Drones are taking off in a big way. Once the preserve of the military, unmanned aerial vehicles (UAVs) are now used in a wide range of industries, from aerial surveillance of crops to search and rescue operations to delivery of medical supplies to remote or otherwise inaccessible regions.
Civilian use of drones has also been growing, as consumer-grade devices become increasingly sophisticated and ever cheaper. Many people simply regard them as toys – the modern equivalent of the remote-control helicopter – while others use built-in cameras for taking photos and filming videos from the sky.
The rules governing use of drones are still evolving, as the implications of these new use cases become clear. For example, the House of Lords EU Committee recently called for the compulsory registration of all commercial and civilian drones, amid growing concern over the use of drones by private individuals with little knowledge of aviation rules.
At the moment, there is nothing to stop you going and buying a drone and taking it out flying, as long as the drone weighs less than 20kg and you are not using it for commercial reasons. However, you must avoid flying it within 150 metres of a congested area and 50 metres of a person, vessel, vehicle or structure not under the control of the pilot.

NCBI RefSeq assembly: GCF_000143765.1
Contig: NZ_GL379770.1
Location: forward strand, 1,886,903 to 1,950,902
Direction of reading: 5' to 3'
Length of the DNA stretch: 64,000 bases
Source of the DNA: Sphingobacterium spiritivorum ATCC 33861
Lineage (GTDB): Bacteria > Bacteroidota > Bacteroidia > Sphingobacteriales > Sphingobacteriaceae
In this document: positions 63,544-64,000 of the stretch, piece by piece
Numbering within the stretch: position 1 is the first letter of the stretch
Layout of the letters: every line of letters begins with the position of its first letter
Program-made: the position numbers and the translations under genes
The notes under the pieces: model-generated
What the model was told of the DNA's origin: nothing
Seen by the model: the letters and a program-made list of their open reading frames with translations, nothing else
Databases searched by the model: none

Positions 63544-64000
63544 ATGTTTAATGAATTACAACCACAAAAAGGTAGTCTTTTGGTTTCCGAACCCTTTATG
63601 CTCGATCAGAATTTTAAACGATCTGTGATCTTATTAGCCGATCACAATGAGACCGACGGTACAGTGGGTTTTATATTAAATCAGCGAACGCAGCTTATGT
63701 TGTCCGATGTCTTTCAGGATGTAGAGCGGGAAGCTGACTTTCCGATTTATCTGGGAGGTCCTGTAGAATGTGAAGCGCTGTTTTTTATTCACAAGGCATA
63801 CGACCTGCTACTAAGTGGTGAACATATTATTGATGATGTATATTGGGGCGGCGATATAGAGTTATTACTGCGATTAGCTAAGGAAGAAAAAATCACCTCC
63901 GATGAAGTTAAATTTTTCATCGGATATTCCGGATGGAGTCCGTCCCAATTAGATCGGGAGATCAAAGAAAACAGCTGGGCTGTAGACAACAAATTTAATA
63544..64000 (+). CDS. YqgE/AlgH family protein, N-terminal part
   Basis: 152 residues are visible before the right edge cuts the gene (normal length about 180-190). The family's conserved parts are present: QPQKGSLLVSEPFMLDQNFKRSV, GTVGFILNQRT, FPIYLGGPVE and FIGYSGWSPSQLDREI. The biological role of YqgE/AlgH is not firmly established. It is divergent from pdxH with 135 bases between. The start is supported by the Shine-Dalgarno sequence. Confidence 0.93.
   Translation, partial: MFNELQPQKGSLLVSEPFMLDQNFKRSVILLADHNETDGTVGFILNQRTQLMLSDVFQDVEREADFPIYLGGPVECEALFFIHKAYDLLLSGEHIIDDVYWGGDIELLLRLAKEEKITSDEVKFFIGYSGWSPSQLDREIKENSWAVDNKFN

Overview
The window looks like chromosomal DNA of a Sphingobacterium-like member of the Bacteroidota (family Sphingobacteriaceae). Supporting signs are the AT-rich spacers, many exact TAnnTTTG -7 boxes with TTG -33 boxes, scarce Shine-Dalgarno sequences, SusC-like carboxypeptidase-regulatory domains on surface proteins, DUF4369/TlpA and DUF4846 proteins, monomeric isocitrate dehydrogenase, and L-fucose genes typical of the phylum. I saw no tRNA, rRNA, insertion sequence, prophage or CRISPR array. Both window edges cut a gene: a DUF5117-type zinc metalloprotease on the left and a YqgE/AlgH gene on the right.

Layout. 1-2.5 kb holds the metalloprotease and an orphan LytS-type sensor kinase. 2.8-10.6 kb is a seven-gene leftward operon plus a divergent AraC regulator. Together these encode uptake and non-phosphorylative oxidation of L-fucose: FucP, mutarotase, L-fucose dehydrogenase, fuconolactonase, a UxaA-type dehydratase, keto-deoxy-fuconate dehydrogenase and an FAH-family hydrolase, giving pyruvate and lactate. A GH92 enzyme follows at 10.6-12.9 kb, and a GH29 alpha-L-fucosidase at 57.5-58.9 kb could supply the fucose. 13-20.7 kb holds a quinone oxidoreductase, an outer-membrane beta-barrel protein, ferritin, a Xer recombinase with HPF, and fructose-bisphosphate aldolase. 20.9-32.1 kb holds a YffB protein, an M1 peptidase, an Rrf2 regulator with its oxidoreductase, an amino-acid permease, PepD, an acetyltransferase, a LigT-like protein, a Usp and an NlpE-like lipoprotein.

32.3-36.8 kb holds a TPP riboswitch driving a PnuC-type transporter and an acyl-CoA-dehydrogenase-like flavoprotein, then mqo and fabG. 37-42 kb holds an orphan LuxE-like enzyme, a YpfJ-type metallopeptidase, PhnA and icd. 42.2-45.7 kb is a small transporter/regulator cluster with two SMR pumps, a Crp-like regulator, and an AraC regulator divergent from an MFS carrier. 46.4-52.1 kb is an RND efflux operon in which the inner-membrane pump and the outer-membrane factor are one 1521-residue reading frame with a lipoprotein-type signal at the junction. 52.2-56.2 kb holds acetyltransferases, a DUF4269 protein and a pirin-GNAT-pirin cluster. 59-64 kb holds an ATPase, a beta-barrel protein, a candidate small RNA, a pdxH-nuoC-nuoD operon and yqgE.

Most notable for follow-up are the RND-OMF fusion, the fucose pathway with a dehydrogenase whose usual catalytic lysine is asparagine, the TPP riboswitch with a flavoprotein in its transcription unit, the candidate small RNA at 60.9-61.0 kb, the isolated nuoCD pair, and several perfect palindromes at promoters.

“That’s probably going to be fine if you’re flying the drone in your back garden, but if you’re in a park, for example, you need to be very careful about making sure you’re not flying it within 50 metres of other people who are in the park,” said Sally Annereau, data protection analyst at law firm Taylor Wessing.